Saturday, September 10, 2011

Confidence, Commitment, Character

Review by Bill Doughty
On Sept. 11, 2001 Michael P. Murphy was an ensign in Basic Underwater Demolition/SEAL training.
Michael Murphy, a graduate of Penn State University, who grew up in Patchogue, Long Island, New York, internalized and personalized what happened on 9/11, according to colleagues, mentors and writer Gary Williams, author of SEAL of Honor: Operation Red Wings and the Life of Michael P. Murphy, USN.
Murphy led a SEAL team into Afghanistan in 2005 where he faced a profound ethical dilemma after capturing some civilian non-combatants.  His dilemma and moral decision is examined in detail in another book about Operation Red Wings, Lone Survivor by Marcus Luttrell.
The team then endured a prolonged firefight against a larger Taliban force.  At the end of the terrifying and deadly fight, Murphy faced a second, more personal moral choice.  At great personal risk, he put himself directly in the path of enemy fire in order to call in help for his team.
In SEAL of Honor Williams introduces us to Murphy’s family, shows in detail his training regimen as a Navy SEAL, describes the mission Murphy led in Afghanistan during Operation Red Wings, and describes the honors paid to Murphy and his family after he was killed.  SEAL of Honor  preserves history and offers a well-documented biography of an American hero.  
Murphy’s bond with first responders from his home state is legendary.  He had his unit wear the bright orange patch of FDNY Engine Co. 54, Ladder Co. 43 -- “El Barrio’s Bravest” -- on their uniforms as a team symbol and constant reminder of 9/11 and why the SEALs were in Afghanistan, according to Williams.
Marcus Luttrell refers to the patch several times in Lone Survivor.
Luttrell’s book is understandably an autobiographical account.  Before describing Operation Red Wings, Lone Survivor explores Luttrell’s upbringing in Texas, his SEAL training in San Diego and a mission in Iraq desperately searching in vain for weapons of mass destruction: “chasing shadows out there in that burning hot, sandy wilderness.”
Luttrell’s telling of the firefight with the Taliban in Operation Red Wings is gripping and graphic, but at the end of Luttrell’s book the reader is left with a hunger to know more about the hero of the tale, leading protagonist Michael P. Murphy.
Spartan warrior culture depicted in the movie 300.
Seal of Honor shows us how Murphy’s qualifications as a leader developed starting in early childhood.  As a toddler, Michael’s favorite book was Wally Piper’s The Little Engine that Could.  He was a voracious reader at Canaan Elementary School.  
According to Williams, Murphy’s favorite book was Gates of Fire by Steven Pressfield, a historical fiction novel about the 480 B.C. Battle of Thermopylae, in which 300 brave Spartans protected their homeland and democracy from an invading Persian Army.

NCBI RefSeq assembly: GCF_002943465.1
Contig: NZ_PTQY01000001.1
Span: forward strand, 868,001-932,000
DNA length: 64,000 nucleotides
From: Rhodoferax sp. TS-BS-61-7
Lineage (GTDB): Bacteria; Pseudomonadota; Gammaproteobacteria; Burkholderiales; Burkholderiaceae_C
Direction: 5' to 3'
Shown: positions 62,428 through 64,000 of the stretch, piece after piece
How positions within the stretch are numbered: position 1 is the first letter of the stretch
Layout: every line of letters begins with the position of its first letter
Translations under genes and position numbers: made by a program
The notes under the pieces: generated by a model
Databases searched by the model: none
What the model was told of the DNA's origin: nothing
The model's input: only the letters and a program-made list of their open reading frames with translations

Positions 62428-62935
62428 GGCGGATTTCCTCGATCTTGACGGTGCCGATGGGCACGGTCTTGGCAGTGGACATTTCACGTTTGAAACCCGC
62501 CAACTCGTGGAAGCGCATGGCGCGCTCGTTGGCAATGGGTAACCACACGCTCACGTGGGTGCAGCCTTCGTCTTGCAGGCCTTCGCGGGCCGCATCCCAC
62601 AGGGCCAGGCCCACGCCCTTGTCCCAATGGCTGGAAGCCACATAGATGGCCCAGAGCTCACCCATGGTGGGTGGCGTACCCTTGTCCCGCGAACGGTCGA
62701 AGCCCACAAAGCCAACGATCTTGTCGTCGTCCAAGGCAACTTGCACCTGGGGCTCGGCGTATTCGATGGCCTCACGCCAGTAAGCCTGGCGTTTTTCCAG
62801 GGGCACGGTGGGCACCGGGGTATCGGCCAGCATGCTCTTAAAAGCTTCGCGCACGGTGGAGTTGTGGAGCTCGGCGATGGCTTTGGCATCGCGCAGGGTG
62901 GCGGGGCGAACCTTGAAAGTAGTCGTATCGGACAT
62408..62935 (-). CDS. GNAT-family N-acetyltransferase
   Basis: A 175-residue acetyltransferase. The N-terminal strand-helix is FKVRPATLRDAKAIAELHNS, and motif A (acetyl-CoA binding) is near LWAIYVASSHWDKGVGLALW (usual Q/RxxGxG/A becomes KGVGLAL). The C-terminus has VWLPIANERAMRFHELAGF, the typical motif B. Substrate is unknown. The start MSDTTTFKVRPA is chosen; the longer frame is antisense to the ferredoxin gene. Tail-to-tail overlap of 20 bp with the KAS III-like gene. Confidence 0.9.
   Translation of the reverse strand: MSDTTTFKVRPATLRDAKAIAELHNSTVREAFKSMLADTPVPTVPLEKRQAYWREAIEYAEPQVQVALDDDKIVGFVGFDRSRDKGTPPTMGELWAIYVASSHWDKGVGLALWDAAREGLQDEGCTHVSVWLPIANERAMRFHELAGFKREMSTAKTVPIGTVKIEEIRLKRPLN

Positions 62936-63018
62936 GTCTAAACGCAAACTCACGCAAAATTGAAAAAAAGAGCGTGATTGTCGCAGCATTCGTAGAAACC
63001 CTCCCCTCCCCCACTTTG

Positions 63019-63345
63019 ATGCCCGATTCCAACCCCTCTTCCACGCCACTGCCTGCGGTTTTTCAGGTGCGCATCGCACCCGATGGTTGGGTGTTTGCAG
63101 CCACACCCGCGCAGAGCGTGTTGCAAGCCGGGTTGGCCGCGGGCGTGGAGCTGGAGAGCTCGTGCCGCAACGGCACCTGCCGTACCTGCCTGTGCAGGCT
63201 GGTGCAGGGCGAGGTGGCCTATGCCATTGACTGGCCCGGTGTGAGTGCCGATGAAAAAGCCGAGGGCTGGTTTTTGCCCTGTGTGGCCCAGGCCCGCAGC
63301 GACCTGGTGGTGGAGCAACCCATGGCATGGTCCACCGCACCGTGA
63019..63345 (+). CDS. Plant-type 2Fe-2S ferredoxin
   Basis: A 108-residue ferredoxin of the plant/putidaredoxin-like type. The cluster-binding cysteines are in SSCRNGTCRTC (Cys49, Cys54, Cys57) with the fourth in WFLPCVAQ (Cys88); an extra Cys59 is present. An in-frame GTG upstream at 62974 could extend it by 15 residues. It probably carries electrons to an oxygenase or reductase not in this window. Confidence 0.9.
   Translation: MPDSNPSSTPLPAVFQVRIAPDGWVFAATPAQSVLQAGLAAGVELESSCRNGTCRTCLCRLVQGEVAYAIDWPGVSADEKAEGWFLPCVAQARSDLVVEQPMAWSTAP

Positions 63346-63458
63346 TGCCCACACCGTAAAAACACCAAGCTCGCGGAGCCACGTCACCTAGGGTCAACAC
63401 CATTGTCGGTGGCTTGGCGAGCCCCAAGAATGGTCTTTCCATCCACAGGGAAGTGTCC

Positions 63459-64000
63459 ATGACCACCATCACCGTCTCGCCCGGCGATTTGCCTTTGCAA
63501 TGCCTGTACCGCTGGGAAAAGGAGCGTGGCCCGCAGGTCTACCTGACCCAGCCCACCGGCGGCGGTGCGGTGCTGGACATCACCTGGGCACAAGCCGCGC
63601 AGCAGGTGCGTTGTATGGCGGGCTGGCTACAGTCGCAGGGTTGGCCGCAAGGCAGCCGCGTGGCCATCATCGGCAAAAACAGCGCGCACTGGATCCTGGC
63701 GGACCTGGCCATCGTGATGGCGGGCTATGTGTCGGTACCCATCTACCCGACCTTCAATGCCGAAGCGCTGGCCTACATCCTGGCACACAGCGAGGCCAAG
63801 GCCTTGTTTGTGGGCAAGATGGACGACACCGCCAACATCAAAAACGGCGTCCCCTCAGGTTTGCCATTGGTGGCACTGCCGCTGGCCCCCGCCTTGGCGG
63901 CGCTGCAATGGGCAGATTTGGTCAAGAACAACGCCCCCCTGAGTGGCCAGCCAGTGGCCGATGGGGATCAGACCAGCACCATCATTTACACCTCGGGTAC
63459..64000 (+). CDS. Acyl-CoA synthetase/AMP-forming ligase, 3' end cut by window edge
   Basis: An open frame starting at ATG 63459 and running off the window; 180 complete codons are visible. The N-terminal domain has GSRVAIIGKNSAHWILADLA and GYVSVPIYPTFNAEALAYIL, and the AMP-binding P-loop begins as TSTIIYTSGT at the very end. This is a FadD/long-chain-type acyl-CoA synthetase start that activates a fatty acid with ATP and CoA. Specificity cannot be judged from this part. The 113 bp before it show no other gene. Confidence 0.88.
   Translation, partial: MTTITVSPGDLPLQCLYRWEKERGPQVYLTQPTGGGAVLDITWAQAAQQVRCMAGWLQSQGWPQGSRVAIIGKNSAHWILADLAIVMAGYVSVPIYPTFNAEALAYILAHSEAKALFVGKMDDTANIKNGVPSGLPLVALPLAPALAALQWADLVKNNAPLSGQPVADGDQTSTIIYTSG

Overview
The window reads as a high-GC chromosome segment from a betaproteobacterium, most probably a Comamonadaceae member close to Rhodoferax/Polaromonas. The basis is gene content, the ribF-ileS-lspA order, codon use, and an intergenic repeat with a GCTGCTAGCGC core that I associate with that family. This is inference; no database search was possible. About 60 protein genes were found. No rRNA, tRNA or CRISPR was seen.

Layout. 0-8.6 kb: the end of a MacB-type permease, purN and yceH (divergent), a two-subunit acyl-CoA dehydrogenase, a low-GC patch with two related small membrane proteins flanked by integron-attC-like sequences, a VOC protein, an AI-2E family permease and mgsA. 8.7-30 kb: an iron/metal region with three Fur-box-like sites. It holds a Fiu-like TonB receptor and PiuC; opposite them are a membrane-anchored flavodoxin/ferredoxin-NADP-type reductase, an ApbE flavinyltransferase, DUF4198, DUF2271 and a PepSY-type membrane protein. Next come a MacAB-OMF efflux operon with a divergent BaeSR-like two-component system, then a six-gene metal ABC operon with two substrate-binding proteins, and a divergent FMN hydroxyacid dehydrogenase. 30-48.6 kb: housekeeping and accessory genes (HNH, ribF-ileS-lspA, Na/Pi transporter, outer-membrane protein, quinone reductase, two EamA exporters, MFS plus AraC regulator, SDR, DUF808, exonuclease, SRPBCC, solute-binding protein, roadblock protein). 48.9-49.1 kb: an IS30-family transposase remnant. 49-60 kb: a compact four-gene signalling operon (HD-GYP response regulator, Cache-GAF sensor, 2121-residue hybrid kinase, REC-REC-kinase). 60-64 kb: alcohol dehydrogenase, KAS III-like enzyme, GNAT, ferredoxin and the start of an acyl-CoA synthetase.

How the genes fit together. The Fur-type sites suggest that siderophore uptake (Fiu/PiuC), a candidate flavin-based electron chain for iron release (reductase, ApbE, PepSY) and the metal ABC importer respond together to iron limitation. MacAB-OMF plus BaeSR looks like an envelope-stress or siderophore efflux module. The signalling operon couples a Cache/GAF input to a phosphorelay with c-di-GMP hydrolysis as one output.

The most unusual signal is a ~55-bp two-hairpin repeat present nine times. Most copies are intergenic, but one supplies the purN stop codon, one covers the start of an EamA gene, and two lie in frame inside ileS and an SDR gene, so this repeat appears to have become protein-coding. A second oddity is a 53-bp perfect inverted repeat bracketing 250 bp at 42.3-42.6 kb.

Greek warrior culture is part of the SEAL tradition.
The never-give-up attitude, willingness to sacrifice for a cause and strong personal ethos all contribute to what makes a Navy SEAL, provided the individual can tough it through BUD/S training, described in detail by Williams.
Despite the brutal training, Michael soon realized that almost anyone could meet the physical requirements of the SEALs, but the unending challenge from day one would be the mental toughness, that never-ending inner drive that pushes you forward when every nerve and muscle fiber in your body tells you to stop -- to quit.  That warrior mind-set -- the mental toughness -- is what separates a Navy SEAL...
SEAL of Honor includes inspiring SEAL Creed excerpts or, in some cases, complete remarks from SEAL leaders like Adm. Eric T. Olson, Chief Warrant Officer Mike Loo and Commodore Pete Van Hooser.  All focus on leadership expectations and maintaining high standards.
Williams describes the tragic rescue attempt in which Lt. Cmdr. Erik S. Kristensen and 15 other would-be rescuers were killed when their MH-47E Chinook helo, call sign Turbine 33, was shot down by the Taliban.
Both Lone Survivor and SEAL of Honor showcase the importance of the concept: “no one left behind.” 
Near the end of SEAL of Honor, Williams lists each of the warriors who died trying to rescue Murphy and his team.
Lt. Michael P. Murphy.  U.S. Navy photo.
He describes the many tributes to Lt. Michael P. Murphy, including the awarding of the Medal of Honor by President George W. Bush.  One of the most significant tributes, especially as far as Sailors are concerned, is the naming of an Arleigh Burke-class guided-missile destroyer for him, dedicated May 7, 2008.  
During his remarks, Secretary Donald C. Winter predicted, “Every Sailor who crosses the bow, every Sailor who hears the officer of the deck announce the arrival of the commanding officer, and every Sailor who enters a foreign land representing our great nation will do so as an honored member of the USS Michael Murphy,” writes Williams.
Osama bin Laden haunts both books, written prior to President Barack Obama’s authorization to kill or capture the terrorist leader of al-Qaida, the group responsible for the attacks of Sept. 11, 2001.  After a Muslim ceremony, bin Laden was buried at sea from USS Carl Vinson (CVN 70) just days before the USS Michael Murphy christening.
USS Michael Murphy (DDG 112) was christened at Bath Iron Works, Maine on May 7, 2011 (after publication of Williams’s book), on what would have been Murphy’s 35th birthday.
“It is my sincere belief that this ship will build on the momentum gained by our special operations forces in the fight against extremism and sail the seas in a world made more peaceful by sustained American vigilance, power and dignity,” said Chief of Naval Operations Adm. Gary Roughead. “This ship will carry Michael’s legacy and values to Sailors several decades from now and to a new generation of Americans...”

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